Lonesome Jim

Director: Steve Buscemi
Screenwriters: James C. Strouse

Institute History

  • 2005 Sundance Film Festival


The terrific opening shot of Lonesome Jim shows a man futilely chasing a bus. This sets the tone for a film that explores the tragicomic existence of a lost young man searching for his elusive path, and paints a vivid and honest portrait of life in the Midwest.

Jim begrudgingly returns from New York to his hometown in rural Indiana after failing to make it on his own. Once back he soon remembers why he left: a doting but overbearing mother, a distant father, and a depressed older brother. When his brother gets in a mysterious car accident, Jim must take on his brother's duties. Crippled by these obligations and his own anxieties, he trudges on. A glimmer of hope springs from his developing relationship with a beautiful nurse, and he slowly realizes that what separates life's winners from its losers are pretty ordinary things.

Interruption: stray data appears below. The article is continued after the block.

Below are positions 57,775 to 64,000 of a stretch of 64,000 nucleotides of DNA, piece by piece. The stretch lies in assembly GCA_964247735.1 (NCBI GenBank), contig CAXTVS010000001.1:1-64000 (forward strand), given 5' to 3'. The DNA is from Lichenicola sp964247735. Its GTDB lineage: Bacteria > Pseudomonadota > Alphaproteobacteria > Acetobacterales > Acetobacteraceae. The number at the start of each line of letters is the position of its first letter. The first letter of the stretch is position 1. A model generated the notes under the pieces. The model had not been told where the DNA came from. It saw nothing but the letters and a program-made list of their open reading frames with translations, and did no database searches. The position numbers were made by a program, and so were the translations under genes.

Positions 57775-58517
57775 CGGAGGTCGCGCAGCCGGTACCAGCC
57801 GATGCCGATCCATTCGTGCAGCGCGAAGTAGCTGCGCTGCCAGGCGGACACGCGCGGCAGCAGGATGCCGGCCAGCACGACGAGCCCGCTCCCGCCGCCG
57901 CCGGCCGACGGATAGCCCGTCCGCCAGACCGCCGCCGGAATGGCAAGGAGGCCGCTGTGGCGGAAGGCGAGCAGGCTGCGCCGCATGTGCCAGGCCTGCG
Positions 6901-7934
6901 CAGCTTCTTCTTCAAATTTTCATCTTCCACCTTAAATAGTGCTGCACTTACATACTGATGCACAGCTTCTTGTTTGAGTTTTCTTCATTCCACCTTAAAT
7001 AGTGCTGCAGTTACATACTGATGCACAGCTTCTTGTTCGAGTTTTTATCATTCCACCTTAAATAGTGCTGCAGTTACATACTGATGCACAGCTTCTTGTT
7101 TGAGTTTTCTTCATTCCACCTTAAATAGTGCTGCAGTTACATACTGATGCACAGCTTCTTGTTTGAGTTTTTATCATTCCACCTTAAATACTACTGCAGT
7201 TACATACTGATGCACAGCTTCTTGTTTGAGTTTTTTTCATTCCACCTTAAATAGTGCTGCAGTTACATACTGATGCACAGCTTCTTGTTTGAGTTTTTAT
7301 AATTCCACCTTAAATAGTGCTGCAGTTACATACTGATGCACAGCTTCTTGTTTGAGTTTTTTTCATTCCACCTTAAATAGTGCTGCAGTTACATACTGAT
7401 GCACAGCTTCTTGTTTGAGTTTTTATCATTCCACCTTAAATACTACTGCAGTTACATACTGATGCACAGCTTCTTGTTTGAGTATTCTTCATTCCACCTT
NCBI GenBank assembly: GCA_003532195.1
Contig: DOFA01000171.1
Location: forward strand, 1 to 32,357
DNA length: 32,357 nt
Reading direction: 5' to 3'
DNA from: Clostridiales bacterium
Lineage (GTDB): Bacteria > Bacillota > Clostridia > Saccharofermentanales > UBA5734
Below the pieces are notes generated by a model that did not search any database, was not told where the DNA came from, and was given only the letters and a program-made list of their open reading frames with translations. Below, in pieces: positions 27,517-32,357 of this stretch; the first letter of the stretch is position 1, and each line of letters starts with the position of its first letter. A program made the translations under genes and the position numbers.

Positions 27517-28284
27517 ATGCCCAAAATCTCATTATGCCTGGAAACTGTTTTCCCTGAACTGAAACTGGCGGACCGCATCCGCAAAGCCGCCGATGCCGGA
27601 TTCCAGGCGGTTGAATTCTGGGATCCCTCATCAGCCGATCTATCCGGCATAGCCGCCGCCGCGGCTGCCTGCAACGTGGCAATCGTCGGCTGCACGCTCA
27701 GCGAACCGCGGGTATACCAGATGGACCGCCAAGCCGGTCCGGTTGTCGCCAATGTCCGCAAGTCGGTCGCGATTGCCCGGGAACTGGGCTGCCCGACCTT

Lonesome Jim paints a thoughtful picture of working-class characters that is both humorous and sad, but it never betrays them with falseness. Steve Buscemi's perfect direction and Casey Affleck's phenomenal performance create a good-humored and finely observed portrait of a world brought to life by intelligent characterizations, engaging dialogue, and vivid supporting performances. A small story told with wit and an astute ear for the rich details of mundane life, Lonesome Jim resounds with truth.

— Trevor Groth

Screening Details

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